Poor glass adhesion can also be described as wet spots on the side of the glass vessel and looks like a ‘wet’ appearance in parts. It’s worth noting that this is very common when making candles in glassware, mainly with clear vessels whereby it’s easily visible, and natural waxes can also be more prone to it. If you do some research, you will find even some of the most expensive soy wax candles, on the market, have the same result. You are certainly not doing anything wrong if you do see some wet spots and it most certainly will not affect the way your candle burns.

The reason this happens is basically due to the minor shrinkage that occurs when the wax is cooling and the minor imperfections on the inside of any glass surface. The wax will pull away from the glass in some areas and be left stuck to the side in others.

As mentioned before, by no means is poor adhesion a product problem. However, it is acknowledged that visually the candle does not look perfect, and you may have customers who would prefer not to have it. So, what are the options? Well, the most obvious solution is to use frosted glass instead of clear as glass adhesion is not as noticeable. However, most people do enjoy the clear glass vessels and clear vessels do add that element of class to a candle. It’s also a fact that clear vessel sales outnumber frosted sales by over 2 to 1. So, let’s look at some other solutions for preventing poor adhesion in clear vessels for candle making with soy wax.

Preheating your vessels prior to pouring has worked well for a lot of chandlers. Depending on your manufacturing output, requirements will vary on what process you use. You can easily test this by using a heat gun to give your glass some initial heat, which reduces the temperature differential when you pour in the warm liquefied wax. You could also preheat your vessels in the oven first, say on a tray before pouring. The vessels generally don’t need a lot of heat, so we are not talking about making the glasses hot to touch. Some larger scale manufacturers will run their glasses through a preheating chamber on conveyor belts prior to pouring and they say this does eliminate a lot of container adhesion problems.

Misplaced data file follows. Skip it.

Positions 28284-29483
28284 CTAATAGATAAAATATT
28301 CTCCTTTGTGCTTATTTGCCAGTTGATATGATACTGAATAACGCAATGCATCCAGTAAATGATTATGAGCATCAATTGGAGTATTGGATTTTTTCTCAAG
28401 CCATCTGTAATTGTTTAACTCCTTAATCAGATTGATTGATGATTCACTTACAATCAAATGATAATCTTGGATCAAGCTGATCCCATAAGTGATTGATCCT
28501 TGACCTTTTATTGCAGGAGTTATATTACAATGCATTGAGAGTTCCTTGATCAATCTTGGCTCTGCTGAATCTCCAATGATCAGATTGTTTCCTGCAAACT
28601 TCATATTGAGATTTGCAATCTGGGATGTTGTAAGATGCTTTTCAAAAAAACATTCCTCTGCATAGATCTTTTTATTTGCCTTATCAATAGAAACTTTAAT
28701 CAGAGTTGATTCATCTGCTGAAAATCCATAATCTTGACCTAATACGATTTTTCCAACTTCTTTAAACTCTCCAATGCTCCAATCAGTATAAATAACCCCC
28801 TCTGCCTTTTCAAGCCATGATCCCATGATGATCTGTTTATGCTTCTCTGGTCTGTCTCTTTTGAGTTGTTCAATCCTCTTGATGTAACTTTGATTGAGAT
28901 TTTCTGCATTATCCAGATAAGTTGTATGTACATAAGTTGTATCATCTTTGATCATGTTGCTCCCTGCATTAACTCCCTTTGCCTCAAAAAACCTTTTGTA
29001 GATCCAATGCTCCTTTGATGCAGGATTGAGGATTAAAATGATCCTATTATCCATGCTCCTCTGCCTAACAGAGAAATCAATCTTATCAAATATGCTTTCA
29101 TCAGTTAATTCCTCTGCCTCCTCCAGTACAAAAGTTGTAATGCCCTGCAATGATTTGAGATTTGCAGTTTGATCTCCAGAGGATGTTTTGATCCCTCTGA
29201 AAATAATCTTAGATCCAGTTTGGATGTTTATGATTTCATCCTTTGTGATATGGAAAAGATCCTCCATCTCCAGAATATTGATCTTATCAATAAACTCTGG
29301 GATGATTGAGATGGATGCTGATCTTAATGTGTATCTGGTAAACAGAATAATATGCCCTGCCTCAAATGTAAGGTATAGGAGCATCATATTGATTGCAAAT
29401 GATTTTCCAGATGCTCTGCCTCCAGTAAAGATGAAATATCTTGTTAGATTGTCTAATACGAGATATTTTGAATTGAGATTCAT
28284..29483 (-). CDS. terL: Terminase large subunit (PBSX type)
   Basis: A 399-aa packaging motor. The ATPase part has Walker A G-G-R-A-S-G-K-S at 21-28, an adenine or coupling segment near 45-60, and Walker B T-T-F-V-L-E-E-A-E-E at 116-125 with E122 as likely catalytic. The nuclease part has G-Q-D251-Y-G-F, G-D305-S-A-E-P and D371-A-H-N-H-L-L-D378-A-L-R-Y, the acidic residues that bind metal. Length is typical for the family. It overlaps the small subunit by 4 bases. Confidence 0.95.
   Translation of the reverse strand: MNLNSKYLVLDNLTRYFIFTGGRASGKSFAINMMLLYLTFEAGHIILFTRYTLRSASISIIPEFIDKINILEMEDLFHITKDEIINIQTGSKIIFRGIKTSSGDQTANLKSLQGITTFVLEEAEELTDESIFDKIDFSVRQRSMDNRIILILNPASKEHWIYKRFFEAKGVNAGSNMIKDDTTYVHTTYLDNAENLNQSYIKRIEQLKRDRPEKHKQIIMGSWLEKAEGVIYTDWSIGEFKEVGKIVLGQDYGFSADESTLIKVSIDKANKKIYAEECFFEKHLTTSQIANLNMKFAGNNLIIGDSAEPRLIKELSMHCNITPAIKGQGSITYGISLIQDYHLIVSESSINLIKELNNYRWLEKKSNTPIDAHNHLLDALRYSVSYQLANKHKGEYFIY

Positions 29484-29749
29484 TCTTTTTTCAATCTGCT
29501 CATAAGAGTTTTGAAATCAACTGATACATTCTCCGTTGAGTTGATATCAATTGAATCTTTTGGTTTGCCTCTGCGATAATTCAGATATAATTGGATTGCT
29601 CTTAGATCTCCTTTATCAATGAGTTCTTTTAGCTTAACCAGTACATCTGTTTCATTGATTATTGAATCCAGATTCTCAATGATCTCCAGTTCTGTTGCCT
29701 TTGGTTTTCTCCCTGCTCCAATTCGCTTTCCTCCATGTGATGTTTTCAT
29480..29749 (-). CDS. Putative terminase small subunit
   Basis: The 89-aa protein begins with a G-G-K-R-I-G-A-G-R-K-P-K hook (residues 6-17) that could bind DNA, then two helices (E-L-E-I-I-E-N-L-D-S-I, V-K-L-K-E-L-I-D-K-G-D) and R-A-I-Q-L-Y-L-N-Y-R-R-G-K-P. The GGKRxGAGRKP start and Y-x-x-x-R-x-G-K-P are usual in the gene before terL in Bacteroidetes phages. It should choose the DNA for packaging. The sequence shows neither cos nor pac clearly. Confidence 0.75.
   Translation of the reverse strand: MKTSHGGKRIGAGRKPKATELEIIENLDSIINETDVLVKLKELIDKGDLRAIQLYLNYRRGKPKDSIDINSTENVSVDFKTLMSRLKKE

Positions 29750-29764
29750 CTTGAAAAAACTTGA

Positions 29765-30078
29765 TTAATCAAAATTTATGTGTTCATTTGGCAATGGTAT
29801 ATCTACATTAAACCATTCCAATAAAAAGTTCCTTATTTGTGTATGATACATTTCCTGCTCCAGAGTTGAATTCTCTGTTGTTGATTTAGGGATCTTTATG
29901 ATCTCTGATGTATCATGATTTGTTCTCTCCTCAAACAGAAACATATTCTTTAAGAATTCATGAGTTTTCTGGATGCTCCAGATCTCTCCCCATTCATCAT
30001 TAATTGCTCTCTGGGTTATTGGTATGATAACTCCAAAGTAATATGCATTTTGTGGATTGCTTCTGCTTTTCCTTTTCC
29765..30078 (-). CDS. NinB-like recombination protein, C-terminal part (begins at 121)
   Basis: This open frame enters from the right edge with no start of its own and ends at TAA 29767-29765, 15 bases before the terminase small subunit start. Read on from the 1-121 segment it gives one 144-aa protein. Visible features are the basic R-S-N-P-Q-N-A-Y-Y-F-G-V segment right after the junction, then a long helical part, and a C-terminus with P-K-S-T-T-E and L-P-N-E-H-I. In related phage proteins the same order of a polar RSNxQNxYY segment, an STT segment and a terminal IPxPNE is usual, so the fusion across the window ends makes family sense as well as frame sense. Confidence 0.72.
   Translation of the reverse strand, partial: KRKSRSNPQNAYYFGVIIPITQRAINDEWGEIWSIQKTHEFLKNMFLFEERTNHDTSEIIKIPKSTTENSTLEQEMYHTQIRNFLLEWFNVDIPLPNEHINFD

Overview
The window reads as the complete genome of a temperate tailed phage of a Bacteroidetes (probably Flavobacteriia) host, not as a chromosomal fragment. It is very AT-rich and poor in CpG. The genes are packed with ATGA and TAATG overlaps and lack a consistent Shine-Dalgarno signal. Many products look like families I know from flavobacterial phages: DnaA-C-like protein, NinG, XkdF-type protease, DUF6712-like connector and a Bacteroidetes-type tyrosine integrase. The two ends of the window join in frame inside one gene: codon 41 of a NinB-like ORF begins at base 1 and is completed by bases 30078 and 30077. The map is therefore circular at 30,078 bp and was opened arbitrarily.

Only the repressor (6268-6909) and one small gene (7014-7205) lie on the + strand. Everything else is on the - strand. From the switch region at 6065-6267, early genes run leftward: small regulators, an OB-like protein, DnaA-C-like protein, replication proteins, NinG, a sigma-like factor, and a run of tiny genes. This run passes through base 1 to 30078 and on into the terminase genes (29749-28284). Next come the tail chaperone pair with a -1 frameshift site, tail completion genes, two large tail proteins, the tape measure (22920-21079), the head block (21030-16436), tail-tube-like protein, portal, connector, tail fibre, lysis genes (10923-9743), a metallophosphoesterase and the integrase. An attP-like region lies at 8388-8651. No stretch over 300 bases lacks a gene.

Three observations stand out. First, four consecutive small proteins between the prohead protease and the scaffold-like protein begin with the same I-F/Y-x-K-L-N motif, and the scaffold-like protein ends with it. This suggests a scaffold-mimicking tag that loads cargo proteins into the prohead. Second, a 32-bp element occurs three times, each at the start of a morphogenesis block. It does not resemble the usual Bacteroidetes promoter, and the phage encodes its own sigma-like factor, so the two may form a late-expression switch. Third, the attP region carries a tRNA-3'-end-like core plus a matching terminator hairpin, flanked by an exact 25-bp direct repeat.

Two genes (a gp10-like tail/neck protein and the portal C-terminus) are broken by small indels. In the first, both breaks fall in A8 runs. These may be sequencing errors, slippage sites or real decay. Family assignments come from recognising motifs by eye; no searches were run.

However, poor adhesion can be really hit and miss. One minute you are getting great results and the next batch you have different results. Like any testing, though, it’s essential to document your pouring temperatures and ratios every time you make a batch of candles, so you can easily go back and troubleshoot and work out what was different and find out exactly what you did last time you poured. In some instances, slowing the rate of cooling by allowing your candles to set in a much warmer workspace may also help, around 21°C – 23°C (69°F – 73°F)

We hope this gives you some insight into the widespread results from making candles in clear vessels and the sometimes-intricate nature of pursuing the goal of making perfect candles.

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